Stillness in Motion in the Seventeenth Century Theatre

By P. A. Skantze | Go to book overview

3

Theatrically pressed

Pamphletheatre and the performance of a nation

THE ARGUMENT

This chapter examines the years generally considered a “gap” in performance history between ‘Renaissance’ and ‘Restoration’ theatre. Though the established theatres were for the most part closed from 1642 to 1660, performances of pamphlets, of playlets and other forms of ephemeral print took place in public theatricals or a pamphletheatre. Because of the crisis of production and the pressure put upon print to replace or to reinvent what had been the domain of the public theatrical, the works of the period and their reception give evidence of the continuing collaboration of textual creation and performance. Through the examination of stillness and motion in the public, popular sphere of pamphlet writing, performance, and reception, I argue against the false separation made by limiting the history of seventeenth-century performance and theatre to the periods before and after the Interregnum. The subject is vast: the chapter does not offer a survey, but rather points to ways to consider the pamphlet exchange of the Interregnum in terms of performance ‘companies’ of dissenters and public reception of pamphlet writing, as well as offering specific examples of works created for the pamphletheatre by John Milton and Richard Overton.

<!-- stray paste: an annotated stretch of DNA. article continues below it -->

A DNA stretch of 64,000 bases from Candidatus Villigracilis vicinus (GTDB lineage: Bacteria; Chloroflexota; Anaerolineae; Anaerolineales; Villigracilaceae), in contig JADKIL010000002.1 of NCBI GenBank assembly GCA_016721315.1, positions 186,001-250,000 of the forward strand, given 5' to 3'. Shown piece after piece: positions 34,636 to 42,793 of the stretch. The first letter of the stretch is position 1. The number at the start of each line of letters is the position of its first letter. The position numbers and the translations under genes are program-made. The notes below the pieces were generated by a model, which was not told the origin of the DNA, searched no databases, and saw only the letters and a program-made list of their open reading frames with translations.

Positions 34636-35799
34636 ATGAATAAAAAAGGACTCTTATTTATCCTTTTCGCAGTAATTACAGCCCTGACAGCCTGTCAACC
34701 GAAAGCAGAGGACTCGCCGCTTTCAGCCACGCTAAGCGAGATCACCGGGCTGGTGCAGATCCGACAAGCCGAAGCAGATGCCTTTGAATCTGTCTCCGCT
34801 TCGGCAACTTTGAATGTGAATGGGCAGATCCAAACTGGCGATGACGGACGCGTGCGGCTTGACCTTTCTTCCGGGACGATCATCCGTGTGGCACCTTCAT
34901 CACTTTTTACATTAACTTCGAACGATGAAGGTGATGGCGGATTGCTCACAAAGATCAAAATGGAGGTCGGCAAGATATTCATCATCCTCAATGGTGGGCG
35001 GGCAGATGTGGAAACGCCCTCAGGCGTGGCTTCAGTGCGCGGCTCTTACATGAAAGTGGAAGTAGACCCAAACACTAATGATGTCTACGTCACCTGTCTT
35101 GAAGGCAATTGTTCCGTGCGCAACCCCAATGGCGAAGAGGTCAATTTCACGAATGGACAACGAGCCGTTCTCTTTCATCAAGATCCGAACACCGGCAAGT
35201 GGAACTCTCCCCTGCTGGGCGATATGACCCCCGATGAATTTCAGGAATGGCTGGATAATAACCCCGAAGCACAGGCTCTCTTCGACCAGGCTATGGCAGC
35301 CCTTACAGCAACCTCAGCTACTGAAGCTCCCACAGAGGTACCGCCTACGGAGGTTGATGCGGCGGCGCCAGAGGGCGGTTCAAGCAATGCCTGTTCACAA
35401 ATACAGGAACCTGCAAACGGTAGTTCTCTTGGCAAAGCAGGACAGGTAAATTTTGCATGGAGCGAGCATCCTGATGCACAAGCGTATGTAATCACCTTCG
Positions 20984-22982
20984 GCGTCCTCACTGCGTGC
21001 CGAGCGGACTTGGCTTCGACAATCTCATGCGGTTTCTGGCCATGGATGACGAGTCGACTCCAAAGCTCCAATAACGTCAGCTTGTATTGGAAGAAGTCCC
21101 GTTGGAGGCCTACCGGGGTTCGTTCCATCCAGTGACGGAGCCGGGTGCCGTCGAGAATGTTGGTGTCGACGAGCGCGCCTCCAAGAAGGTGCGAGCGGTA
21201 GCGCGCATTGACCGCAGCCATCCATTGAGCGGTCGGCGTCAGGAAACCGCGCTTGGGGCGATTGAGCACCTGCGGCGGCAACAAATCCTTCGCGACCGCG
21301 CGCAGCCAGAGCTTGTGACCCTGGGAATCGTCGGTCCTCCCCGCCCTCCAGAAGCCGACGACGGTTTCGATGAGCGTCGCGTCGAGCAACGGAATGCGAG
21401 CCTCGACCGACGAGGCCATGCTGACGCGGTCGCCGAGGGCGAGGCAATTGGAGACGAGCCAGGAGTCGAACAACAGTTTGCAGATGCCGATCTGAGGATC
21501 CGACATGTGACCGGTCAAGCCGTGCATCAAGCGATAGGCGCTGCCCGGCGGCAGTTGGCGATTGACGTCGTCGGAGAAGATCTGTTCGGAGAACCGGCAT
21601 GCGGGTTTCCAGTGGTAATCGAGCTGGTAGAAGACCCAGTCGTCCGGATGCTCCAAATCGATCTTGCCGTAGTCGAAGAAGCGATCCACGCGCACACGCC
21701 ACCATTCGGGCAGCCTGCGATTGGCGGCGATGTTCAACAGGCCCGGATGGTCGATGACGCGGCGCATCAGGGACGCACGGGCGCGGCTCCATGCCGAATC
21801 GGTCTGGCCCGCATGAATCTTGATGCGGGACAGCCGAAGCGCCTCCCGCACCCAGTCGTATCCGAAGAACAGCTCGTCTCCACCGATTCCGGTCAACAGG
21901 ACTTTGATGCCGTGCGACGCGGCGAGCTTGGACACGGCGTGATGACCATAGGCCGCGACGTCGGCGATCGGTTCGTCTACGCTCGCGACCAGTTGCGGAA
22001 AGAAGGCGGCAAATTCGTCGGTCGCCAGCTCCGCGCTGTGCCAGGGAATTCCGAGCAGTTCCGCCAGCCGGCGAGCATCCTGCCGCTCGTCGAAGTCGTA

One morning in 1997 New Yorkers woke, collected their ‘paper of record’ and noticed to their horror, if they had a moral attachment to the form the news arrives in, that The New York Times had gone ‘color.’ For the citizens who chose the Times primarily for its ‘serious’ and ‘comprehensive’ news reporting, the gaudy color pictures slapped onto the front page of each section betrayed sober reporting for flashy, advertising tactics. Color signaled a difference in intent for the paper. While the columns and columns of newsprint flowed down the paper in an orderly fashion, there to be read and then discarded (or recycled), the dressing up of the paper seemed to render the news itself a visual object…more importantly… an object that could be comprehended visually, not solely by reading.

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